But this explanation begs the important questions. Disproportionate power allows greater freedom of action, but it is consistent with a broad spectrum of policies, ranging from messianic attempts to impose a new world order to smug insulation from the world’s quagmires. How this freedom is used depends on how threats and opportunities are interpreted through the prism of ideology and domestic politics. In this sense, unipolarity was a permissive cause of the Bush Administration’s preventive war doctrine and its application in Iraq. America’s unprecedented power combined with the motivation and opportunity presented by the September 11, 2001, terrorist attack to permit the President to reframe the assumptions behind American global strategy.
The free hand in strategy is an enduring feature of American foreign policy. Unipolarity simply gave it unprecedented latitude…
What changed in 2001 was not just the terrorist attack, but also the ideological and political environment that made the most of it. Three decades of increasing partisan ideological polarization on domestic issues culminated in the Bush Administration’s extending it into the realm of foreign policy. Even before September 11, the Bush Administration was well stocked with Republican hawks and neo-conservative ideologues who already had in their briefcases the blueprints to reframe American strategy. These ideological revolutionaries in foreign policy emerged as a result of the same underlying partisan incentives that had earlier polarized partisan stances on domestic policy. While the American public has remained centrist, less moderate activists in both parties have been able to exploit the primary system, money politics, and media message control to succeed by appealing mainly to their partisan bases.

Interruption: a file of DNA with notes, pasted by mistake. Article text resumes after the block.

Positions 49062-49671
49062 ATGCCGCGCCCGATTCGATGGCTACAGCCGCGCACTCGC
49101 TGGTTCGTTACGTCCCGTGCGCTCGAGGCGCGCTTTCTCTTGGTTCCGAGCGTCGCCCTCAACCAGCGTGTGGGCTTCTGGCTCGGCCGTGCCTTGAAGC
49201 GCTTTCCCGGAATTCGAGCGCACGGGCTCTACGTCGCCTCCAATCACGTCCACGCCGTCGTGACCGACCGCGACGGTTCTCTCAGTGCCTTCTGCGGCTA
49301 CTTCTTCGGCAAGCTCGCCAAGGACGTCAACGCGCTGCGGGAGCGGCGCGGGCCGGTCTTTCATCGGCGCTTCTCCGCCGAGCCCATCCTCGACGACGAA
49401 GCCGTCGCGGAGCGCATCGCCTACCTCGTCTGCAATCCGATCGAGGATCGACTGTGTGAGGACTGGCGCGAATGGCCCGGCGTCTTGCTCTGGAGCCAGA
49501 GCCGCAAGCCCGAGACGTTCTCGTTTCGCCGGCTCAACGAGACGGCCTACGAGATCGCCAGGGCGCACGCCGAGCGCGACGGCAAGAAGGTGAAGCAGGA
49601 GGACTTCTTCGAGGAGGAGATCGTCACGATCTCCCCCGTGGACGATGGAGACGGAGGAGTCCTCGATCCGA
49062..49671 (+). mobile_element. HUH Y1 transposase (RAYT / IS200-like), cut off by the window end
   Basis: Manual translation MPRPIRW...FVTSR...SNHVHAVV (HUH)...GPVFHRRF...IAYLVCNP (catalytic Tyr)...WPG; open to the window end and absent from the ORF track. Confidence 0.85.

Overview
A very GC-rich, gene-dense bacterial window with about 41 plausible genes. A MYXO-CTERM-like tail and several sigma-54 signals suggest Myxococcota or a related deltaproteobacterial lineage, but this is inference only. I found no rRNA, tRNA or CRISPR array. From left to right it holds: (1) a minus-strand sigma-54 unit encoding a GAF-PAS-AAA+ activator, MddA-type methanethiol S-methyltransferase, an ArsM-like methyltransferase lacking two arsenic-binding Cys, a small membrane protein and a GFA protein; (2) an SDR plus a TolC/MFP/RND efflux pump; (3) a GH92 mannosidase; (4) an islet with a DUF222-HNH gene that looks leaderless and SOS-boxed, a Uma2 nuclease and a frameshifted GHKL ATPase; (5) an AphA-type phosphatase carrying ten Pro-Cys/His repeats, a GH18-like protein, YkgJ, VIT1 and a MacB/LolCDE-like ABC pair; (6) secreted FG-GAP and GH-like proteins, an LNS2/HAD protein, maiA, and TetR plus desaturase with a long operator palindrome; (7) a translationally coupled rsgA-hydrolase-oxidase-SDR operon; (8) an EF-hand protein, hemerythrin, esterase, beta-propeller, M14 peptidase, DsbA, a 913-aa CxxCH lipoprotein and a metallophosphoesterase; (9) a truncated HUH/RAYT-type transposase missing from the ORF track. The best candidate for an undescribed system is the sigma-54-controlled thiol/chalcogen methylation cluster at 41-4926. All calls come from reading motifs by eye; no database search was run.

Our own Morgan Meis in The Smart Set:
The amazing thing about 1001 Paintings is thus the breeziness of it all. It is a dilettante’s book. Its intended reader is surely someone like the woman pictured on the cover, standing with her back to us, wearing a tasteful black dress and expensive, though not gaudy, earrings. She went to Brown, I think, where she studied English literature and wrote a thesis on Wordsworth. She still loves reading Keats when she gets the chance but her career in financial services and her role as board member for several non-profits prevents her from dedicating as much time to art and literature as she would like.